Adventus

"The central doctrine of Christianity, then, is not that God is a bastard. It is, in the words of the late Dominican theologian Herbert McCabe, that if you don’t love you’re dead, and if you do, they’ll kill you."--Terry Eagleton

"...doesn't philosophy amount to the sum of all thinkable and unthinkable errors, ceaselessly repeated?"--Jean-Luc Marion

“The opposite of poverty is not wealth; the opposite of poverty is justice."--Bryan Stevenson

Tuesday, December 12, 2006

P.P.S.



MP says:

A serious question, rmj. Wouldn't a menorah be completely acceptable in any Christian festivity and, actually, more relevant to the nativity event than a north European fir tree? And on a practical level a symbolic burning bush is much safer than the fire hazard that is a dried out shrub after four weeks in a centrally heated environment.
And he is, of course, right (he is, after all, the MP!) So to explain more thoroughly where I'm coming from with this, two posts from last year about the observance of Christmas: "So, where did Christmas come from?", and "Can Somebody Please Tell Me What Christmas Is All About?".

Short answer: Christmas has always been about two things at once: public revelry, and personal piety. The roots here are actually in the Puritan movement in Jollye Olde Englande, so it's not entirely American. But the Puritans here wanted to purge the season of its public displays and licentiousness by suppressing Christmas altogether. The other problem with Christmas was it was, well..."Papist." The Puritans recognized what we've forgotten: it was Roman Catholic observance, the "Christ Mass." We've long since split off the secular meaning (holly, trees, mistletoe, Santa Claus, gifts) from the religious one. But we've never quite reconciled that split, and so we get "controversies" like this one, which are really, as I said, a matter of poor communication, not of a "war on Christmas."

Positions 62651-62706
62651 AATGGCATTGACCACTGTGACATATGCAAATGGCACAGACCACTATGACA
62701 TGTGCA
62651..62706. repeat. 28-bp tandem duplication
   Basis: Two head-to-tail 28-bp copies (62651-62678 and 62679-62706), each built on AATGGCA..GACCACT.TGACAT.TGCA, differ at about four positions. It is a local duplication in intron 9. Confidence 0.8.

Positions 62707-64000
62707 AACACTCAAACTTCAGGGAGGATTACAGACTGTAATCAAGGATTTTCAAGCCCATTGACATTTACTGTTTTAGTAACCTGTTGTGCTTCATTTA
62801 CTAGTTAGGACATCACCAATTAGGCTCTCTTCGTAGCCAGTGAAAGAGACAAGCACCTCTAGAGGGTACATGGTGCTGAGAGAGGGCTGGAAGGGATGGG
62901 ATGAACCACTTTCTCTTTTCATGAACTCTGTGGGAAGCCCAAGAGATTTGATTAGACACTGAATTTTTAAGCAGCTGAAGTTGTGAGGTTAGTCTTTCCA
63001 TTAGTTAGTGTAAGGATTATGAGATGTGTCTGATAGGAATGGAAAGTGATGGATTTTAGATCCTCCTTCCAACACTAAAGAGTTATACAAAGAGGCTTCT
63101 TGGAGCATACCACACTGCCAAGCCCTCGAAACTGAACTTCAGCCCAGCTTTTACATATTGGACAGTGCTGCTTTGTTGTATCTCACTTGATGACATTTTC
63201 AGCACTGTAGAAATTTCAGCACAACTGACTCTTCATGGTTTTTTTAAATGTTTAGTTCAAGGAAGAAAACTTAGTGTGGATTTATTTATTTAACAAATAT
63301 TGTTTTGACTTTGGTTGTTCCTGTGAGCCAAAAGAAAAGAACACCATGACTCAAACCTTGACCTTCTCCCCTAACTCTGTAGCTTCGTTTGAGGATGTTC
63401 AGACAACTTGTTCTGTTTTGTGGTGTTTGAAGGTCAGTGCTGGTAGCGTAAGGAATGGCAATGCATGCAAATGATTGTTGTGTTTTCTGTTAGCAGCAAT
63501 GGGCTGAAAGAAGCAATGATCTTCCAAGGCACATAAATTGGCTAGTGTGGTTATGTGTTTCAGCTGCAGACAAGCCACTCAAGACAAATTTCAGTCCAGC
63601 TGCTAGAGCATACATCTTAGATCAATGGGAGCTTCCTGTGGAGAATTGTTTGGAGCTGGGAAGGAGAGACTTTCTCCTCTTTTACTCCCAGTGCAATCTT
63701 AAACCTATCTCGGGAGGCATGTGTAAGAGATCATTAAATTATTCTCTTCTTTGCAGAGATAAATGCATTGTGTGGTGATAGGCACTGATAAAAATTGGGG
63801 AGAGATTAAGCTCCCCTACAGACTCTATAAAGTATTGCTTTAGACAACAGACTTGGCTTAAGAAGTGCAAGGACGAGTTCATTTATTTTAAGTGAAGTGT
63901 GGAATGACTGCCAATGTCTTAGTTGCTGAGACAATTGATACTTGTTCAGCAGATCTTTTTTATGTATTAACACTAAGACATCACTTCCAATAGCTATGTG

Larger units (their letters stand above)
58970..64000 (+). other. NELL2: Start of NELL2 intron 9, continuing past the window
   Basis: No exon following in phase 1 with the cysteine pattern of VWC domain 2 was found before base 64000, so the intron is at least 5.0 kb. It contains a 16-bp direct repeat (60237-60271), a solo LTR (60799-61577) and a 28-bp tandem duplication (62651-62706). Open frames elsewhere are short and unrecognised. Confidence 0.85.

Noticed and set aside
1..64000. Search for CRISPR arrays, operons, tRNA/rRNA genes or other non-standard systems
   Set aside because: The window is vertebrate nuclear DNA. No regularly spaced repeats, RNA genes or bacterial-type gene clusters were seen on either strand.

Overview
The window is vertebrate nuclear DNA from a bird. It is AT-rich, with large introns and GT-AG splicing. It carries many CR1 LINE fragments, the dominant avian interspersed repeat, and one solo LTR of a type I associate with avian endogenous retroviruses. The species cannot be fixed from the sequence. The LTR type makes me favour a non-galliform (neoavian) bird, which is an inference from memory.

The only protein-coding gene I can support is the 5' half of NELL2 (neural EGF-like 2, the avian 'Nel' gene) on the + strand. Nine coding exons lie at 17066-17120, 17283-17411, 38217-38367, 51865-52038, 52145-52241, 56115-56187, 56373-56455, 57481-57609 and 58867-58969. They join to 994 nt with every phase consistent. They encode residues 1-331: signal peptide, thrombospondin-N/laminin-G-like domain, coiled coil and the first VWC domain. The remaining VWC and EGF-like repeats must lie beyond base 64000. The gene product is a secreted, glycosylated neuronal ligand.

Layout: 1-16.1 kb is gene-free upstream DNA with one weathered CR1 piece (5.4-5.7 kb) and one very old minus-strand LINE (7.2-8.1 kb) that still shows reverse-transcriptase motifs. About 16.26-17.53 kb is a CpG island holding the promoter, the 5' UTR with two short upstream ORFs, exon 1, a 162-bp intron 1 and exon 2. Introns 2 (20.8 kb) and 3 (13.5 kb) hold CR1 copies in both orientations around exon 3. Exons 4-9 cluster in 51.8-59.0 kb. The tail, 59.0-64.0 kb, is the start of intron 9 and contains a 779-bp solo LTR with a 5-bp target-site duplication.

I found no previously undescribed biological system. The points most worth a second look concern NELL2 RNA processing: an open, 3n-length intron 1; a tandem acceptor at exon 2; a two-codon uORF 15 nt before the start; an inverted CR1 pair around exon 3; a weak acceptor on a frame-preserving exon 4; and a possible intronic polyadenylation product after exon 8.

Which is one more reason I despise the FoxNews driven meme about that so-called "war."

But I'm fine with the public celebrations of the world's Christmas. As a Christian, I consider it a gift especially to a world devoted to commerce and industrialization, a world determined not to learn the most important lesson of Romanticism's reaction to the Industrial Revolution. It's a preservation, albeit a bare vestige, of a holiday spirit that used to pervade human life. We call the period in Europe between the Roman Empire and the Renaissance "the Dark Ages," but it was truly a time of joy and festivities the like of which have long since passed away. We are the ones living in the "Dark Ages" today, plodding the dreary round of the years keeping our nose ever to the grindstone until we are pushed out in retirement and left to fend for ourselves while the world races madly on. Our work year is punctuated only briefly by holidays, and that begrudgingly. Even Christmas is no longer the sacred day off it used to be. Back when Houston emptied out in the threat of Rita, I remembered what Christmas used to be like: no one on the streets, all traffic gone, no stores open. It was lovely.

We simply don't do that anymore. So any chance to half-do it at all, is a chance worth having. As for the religious observance, well, that's for the religious, isn't it? I'll be in church on Christmas Day. But that doesn't mean everybody has to be. Hopefully, they'll just be enjoying a season when we at least try to appeal to the public angels, at least, of our better nature.

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